To many, the Big Band Era may be far in the past, but on RS&H it absolutely thrives. Plaskett and Abraham, longtime collectors of vintage 78 rpm recordings, play a mix of jazz, swing and sweet music from the 20's through the 50's. For the record, "sweet" refers to what were once called Sweet Bands, softer, more mellow and commercial than Benny Goodman or Count Basie (think Guy Lombardo). What isn't in Plaskett's or Abraham's own collections, they get from vinyl LP or CD reissues. That includes reissues of transcriptions, radio airchecks and live recordings, where the bands often played hotter than they did in a sterile recording studio.
RS&H isn't limited to orchestral fare. You're likely to hear great vocalists, Lee Wiley, The Boswell Sisters, the Pied Pipers, Bing Crosby, Russ Columbo, Kay Starr, Sinatra, Anita O'Day or Jo Stafford. One night they played a rare 1940's pop record by longtime KDKA radio DJ Art Pallan, from his days as a singer. Small group swing shows up often. It's routine to hear the gypsy jazz of guitarist Django Reinhardt, jazz violinist Joe Venuti, the Joe Mooney Quartet or the John Kirby Sextet. They've even played "Wunnerful! Wunnerful!" satirist Stan Freberg's lacerating, jarringly authentic 1957 spoof of Lawrence Welk, a record that at the time, had Welk calling his attorneys.
If this music is new to you, Mike and Dale are the perfect guides. They banter, illuminate and entertain all at once and as someone who writes pop music history for a general audience, I can tell you that's not easy to do. They add context and tell stories. And if you don't like what Dale plays, Mike has something else coming and vice versa. I consider myself reasonably well versed in big bands, especially swing music. But I learn something every time I listen to these guys, and enjoy it at the same time. You can learn or just savor music recorded live, no overdubs, no electronic pitch correction. That's the beauty of it.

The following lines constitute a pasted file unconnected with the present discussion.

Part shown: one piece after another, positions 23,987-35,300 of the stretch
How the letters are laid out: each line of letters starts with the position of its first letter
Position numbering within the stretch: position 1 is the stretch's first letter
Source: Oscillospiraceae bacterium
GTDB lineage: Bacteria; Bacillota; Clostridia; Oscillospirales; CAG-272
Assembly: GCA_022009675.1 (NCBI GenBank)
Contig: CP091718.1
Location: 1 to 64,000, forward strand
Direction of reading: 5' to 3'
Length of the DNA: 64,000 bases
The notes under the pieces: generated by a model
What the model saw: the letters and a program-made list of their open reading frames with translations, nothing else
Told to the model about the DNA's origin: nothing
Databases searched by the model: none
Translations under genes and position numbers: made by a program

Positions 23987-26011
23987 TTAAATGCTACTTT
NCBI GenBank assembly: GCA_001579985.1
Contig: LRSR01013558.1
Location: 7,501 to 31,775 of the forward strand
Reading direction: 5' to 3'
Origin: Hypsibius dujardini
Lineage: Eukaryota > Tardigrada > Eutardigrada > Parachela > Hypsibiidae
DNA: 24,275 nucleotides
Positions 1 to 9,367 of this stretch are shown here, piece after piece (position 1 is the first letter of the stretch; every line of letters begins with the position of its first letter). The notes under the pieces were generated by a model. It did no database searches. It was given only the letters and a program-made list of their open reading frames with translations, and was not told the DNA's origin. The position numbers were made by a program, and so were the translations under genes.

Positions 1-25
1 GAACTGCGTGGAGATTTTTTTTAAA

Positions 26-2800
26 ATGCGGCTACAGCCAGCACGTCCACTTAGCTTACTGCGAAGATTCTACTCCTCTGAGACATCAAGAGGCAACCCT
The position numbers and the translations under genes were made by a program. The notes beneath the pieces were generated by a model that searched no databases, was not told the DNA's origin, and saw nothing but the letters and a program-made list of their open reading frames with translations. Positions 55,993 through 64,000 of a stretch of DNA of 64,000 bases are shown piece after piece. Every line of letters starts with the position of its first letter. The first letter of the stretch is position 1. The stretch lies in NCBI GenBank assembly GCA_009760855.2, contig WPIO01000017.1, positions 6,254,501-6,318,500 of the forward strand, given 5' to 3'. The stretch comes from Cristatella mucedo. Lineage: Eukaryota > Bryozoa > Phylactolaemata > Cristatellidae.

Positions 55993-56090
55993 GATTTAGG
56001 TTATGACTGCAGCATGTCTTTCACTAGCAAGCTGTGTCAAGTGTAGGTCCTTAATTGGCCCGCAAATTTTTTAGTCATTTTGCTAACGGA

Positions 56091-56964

This clip from one of the stations who run the show, is a good sample.
This is RS&H's 30th anniversary. It began in 1980 at WQED-FM, teaming Plaskett with legendary Big Band collector/authority Ken Crawford, often fondly recalled by Mike and Dale. They moved to DUQ in 1981 when QED went all-classical. Saturday night big band fare became an institution at the station between the late Len Hendry's "Let's Dance" program and RS&H.
It became a local institution, one syndicated to other stations around the country. The like-minded Abraham produced the show. When Crawford died in 2006 at age 80, he filled the open slot, preserving the show's engaging multi-generational feel.
The digital age may rule, but not only is analog music not dead, vinyl LPs, dismissed as archaic technology, are so popular today both small boutique labels and some major labels have limited vinyl releases. New turntables feature USB connections, so music on vinyl music can be burned to computer drives, iPod, etc.
You can think of RS&H in the same way. Pittsburgh, after all, is home to both Jerry's Records (45s, LPs) and Whistlin' Willie's (78s) in the same Squirrel Hill building. So it's not really surprising that RS&H originates from here. The show is nostalgia, yet it's not. It's educational, but fun. More importantly, it preserves part of America's musical culture that for those with open minds of any age, is every bit as relevant and compelling today as it was then.
And for those of us who thought we'd be hearing the show's traditional closing theme, "Up a Lazy River" for the last time tomorrow night, it's gratifying to know that won't be the case.
As Plaskett himself might say, "hrr-aaaayyy!"